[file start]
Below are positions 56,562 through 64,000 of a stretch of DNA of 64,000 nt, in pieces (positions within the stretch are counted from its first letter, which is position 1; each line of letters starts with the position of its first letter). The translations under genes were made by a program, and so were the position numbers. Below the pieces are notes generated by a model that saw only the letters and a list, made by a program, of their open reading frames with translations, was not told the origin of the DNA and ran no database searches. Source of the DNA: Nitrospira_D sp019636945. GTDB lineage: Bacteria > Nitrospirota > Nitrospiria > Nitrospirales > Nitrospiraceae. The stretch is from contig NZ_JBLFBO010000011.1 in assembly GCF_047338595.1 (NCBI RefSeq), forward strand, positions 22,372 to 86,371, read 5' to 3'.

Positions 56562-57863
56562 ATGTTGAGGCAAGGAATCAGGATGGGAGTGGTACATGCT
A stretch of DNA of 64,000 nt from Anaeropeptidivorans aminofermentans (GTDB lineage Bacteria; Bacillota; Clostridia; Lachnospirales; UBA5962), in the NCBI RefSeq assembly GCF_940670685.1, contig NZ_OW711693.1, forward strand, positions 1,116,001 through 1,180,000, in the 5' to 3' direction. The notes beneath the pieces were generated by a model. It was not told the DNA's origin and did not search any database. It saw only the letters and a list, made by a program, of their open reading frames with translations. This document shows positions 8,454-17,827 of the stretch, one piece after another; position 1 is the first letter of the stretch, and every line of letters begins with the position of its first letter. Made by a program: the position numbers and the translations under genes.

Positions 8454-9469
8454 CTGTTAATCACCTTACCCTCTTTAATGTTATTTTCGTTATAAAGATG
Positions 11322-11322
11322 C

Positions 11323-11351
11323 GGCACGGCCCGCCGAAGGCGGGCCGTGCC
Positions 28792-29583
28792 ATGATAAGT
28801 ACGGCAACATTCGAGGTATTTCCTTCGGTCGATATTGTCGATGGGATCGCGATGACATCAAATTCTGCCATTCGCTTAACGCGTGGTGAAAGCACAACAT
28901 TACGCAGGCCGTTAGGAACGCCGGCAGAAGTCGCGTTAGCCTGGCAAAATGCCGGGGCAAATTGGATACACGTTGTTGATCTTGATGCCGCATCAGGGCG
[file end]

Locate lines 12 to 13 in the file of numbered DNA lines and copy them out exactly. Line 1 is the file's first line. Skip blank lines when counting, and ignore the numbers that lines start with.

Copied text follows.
28792 ATGATAAGT
28801 ACGGCAACATTCGAGGTATTTCCTTCGGTCGATATTGTCGATGGGATCGCGATGACATCAAATTCTGCCATTCGCTTAACGCGTGGTGAAAGCACAACAT